Wright: The key here is to ensure that the innovation is market led. Experience shows where there is a demand for a product, there is much more likelihood of farmers being innovative; the demand provides income which can be invested in new technologies, inputs, services, etc. So the first step is to carry out research to ensure that the markets are working effectively and marketing risks are reduced. However, this in itself is not enough. There needs to be access to appropriate technological inputs, credit, business support services, etc. In the Asia-Pacific region, there are currently many different models being tested by governments, NGOs and the private sector on how to deliver these services and the linkages needed between output and input markets. An important research question is, ‘What models work best under which circumstances?’ Although many studies have shown how physical and institutional improvements to market access have stimulated innovation and change, very little systematic information is being collected to document the nature of those linkages and to identify hotspots and trouble spots. Iain Wright on communicating to policymakers Agricultural and natural resource management research has potentially a huge role to play in providing the evidence base on which such policies can be developed. Unfortunately the research community is not very effective at communicating with policymakers and ensuring that information and knowledge is delivered to the right people at the right time in the right format.
7. In your experience, what are the main difficulties faced by agricultural education and national, regional and international agricultural research systems and institutions, and what can be done to make these systems and institutions not only promote excellence in science but also to make science more meaningful and attractive to students and to make science more entrepreneurial and development-friendly?
Wright: Incentive structures for staff need to be more aligned with development needs so that research becomes more relevant. Also, there needs to be a better balance between a) long-term funding, to ensure continuity and the ability to undertake long-term research and b) competitive short-tem funding to allow fast response to emerging research challenges and to ensure quality and relevance. Efforts should be undertaken to provide basic systematic agricultural knowledge to a much wider audience, preferably all stakeholders. Ideally, this could be achieved through collaborating with educational institutions to develop agricultural modules for rural primary and secondary schools.
8. Under the globalization, in your opinion, what policy options and knowledge domains (knowledge replacing monetary inputs) are needed to increase farmers’ competitiveness in and access to domestic and international markets. Are non-tariff barriers major hurdles for most developing countries to benefit from globalization? In this context, how best can we create/strengthen awareness and literacy on gene safety, biosafety, food safety, health safety, environmental safety and overall biosecurity at all levels, especially at the grassroots.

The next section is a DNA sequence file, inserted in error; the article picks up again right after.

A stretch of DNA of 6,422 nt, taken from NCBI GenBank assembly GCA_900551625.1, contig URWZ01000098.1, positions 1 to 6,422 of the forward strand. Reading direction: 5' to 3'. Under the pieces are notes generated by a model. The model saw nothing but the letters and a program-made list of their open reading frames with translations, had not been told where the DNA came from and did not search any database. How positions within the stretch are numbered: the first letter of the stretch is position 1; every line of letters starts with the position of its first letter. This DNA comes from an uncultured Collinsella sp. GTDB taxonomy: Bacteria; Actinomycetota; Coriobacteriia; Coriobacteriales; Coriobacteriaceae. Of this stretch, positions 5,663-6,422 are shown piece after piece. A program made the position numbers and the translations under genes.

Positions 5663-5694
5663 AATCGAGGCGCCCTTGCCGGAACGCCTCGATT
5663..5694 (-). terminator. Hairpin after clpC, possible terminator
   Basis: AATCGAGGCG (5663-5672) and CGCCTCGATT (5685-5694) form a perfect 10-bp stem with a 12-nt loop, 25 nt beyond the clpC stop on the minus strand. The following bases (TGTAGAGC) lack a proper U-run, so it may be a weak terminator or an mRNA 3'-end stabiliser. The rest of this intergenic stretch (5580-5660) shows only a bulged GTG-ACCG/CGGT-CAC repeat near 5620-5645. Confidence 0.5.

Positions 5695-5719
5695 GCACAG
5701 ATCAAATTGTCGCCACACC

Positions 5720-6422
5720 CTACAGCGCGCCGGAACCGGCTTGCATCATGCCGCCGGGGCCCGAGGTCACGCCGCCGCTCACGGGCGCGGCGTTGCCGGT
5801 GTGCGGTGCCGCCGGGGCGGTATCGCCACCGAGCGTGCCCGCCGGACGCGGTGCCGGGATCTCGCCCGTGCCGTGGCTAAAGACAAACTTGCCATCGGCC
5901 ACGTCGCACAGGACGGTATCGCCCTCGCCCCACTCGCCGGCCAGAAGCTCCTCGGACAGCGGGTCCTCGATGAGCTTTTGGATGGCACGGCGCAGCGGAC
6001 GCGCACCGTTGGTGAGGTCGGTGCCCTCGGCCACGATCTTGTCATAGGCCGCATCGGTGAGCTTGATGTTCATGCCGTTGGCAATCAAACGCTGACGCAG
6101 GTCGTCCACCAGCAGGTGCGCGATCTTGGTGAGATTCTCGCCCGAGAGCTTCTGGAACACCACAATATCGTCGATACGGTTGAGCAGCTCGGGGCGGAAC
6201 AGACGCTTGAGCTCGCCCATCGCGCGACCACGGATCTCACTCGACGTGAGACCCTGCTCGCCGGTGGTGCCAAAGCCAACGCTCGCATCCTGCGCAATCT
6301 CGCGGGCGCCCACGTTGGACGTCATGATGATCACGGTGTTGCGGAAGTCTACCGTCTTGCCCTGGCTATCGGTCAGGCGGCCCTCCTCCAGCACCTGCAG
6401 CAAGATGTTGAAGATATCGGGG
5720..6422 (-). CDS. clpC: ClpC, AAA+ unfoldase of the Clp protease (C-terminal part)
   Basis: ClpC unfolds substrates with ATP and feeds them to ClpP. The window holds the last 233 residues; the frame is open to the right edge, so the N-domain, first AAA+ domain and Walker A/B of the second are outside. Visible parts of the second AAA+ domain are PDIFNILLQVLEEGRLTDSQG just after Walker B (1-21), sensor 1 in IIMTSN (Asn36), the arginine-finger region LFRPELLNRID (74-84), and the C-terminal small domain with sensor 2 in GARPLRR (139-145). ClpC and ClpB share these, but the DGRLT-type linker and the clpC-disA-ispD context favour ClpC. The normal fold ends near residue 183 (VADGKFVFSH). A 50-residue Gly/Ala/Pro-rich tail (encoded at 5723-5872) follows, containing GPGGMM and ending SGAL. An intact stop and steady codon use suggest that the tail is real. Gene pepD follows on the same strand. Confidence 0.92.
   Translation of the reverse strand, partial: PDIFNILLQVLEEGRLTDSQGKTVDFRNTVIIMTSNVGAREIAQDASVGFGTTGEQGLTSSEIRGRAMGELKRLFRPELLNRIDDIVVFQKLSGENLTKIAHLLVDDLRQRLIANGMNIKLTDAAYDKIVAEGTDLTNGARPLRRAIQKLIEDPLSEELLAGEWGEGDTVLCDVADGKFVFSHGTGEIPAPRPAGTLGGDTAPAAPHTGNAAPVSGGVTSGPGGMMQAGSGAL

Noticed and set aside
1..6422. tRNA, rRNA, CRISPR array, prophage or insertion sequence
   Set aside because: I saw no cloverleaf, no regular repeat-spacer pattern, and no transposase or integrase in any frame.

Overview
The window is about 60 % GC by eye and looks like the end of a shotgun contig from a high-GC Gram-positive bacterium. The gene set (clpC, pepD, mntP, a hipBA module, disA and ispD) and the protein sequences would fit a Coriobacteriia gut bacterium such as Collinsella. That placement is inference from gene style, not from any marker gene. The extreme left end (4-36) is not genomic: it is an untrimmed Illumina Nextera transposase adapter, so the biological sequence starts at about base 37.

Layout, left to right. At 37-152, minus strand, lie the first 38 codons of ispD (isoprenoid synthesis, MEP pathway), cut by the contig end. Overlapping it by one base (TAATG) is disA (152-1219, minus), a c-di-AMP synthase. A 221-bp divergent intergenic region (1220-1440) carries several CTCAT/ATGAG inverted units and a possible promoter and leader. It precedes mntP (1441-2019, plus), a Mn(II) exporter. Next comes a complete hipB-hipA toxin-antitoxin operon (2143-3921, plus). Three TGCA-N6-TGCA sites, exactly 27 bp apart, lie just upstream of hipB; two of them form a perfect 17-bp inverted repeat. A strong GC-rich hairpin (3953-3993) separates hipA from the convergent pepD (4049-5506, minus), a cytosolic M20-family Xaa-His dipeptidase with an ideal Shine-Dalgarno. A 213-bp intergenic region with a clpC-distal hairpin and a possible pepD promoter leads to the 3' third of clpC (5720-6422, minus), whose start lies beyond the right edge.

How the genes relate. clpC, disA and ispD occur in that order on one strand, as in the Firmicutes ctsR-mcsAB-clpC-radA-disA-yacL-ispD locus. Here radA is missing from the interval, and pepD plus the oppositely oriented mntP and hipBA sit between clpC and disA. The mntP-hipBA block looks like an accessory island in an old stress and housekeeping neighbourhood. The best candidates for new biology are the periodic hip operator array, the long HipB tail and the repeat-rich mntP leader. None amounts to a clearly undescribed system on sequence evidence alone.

Wright: Access to markets is important to increase incomes and reduce poverty. There is, however, often a disproportionate emphasis on export markets when there is growing local and domestic demand that can be more easily met by small-scale producers. Having said that, local and domestic markets are becoming more discerning with regard to quality and food safety. New approaches to food safety are needed that are risk-based rather than prescriptive, and research is needed on how these can best be implemented along the value chain. Many pests and diseases of crops and livestock are transboundary and need to be tackled at a regional level. Much closer cooperation and collaboration between countries is needed in research and surveillance, monitoring and control.
9. In your opinion, how good are our policy advocacy systems to provide guidance to farmers as to whether to adopt biotechnology products, to produce biofuel crops, to intensify their farming enterprises, to diversify their income, to adopt contract farming/group farming, or to exit farming?
Wright: Intensification of farming systems is essential if we are to meet the challenges of reducing poverty and feeding an increasing population, but this must be done in a way that is environmentally sustainable, socially equitable and economically viable. In most countries, policies aiming to achieve this are very weak. Agricultural and natural resource management research has potentially a huge role to play in providing the evidence base on which such policies can be developed. Unfortunately the research community is not very effective at communicating with policymakers and ensuring that information and knowledge is delivered to the right people at the right time in the right format. There is a need to a) better understand the processes leading to agricultural development policies and the contribution provided by research outputs, b) undertake research on how to strengthen the research-policy-practice interfaces to increase the impact of research outputs and c) train researchers on how better to communicate and interact with policymakers.